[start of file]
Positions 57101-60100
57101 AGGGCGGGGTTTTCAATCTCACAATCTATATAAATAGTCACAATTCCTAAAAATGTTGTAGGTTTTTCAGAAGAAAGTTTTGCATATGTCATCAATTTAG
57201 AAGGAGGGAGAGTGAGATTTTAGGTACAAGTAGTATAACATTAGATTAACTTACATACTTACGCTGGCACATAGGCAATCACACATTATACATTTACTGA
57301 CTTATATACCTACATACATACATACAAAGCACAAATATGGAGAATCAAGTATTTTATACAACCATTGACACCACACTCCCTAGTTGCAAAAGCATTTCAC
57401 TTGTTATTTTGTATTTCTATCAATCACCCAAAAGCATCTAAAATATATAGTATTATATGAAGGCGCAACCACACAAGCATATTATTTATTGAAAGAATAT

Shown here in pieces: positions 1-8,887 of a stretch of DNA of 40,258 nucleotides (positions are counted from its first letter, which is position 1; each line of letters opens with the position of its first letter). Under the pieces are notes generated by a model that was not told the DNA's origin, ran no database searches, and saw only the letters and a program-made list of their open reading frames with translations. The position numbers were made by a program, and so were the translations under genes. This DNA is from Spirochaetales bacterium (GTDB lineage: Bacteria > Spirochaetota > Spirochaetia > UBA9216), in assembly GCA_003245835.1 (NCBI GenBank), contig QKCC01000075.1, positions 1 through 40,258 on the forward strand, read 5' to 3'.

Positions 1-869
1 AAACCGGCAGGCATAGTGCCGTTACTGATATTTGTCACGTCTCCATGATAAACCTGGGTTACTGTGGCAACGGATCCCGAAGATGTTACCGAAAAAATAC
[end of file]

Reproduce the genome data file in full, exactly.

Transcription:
Positions 57101-60100
57101 AGGGCGGGGTTTTCAATCTCACAATCTATATAAATAGTCACAATTCCTAAAAATGTTGTAGGTTTTTCAGAAGAAAGTTTTGCATATGTCATCAATTTAG
57201 AAGGAGGGAGAGTGAGATTTTAGGTACAAGTAGTATAACATTAGATTAACTTACATACTTACGCTGGCACATAGGCAATCACACATTATACATTTACTGA
57301 CTTATATACCTACATACATACATACAAAGCACAAATATGGAGAATCAAGTATTTTATACAACCATTGACACCACACTCCCTAGTTGCAAAAGCATTTCAC
57401 TTGTTATTTTGTATTTCTATCAATCACCCAAAAGCATCTAAAATATATAGTATTATATGAAGGCGCAACCACACAAGCATATTATTTATTGAAAGAATAT

Shown here in pieces: positions 1-8,887 of a stretch of DNA of 40,258 nucleotides (positions are counted from its first letter, which is position 1; each line of letters opens with the position of its first letter). Under the pieces are notes generated by a model that was not told the DNA's origin, ran no database searches, and saw only the letters and a program-made list of their open reading frames with translations. The position numbers were made by a program, and so were the translations under genes. This DNA is from Spirochaetales bacterium (GTDB lineage: Bacteria > Spirochaetota > Spirochaetia > UBA9216), in assembly GCA_003245835.1 (NCBI GenBank), contig QKCC01000075.1, positions 1 through 40,258 on the forward strand, read 5' to 3'.

Positions 1-869
1 AAACCGGCAGGCATAGTGCCGTTACTGATATTTGTCACGTCTCCATGATAAACCTGGGTTACTGTGGCAACGGATCCCGAAGATGTTACCGAAAAAATAC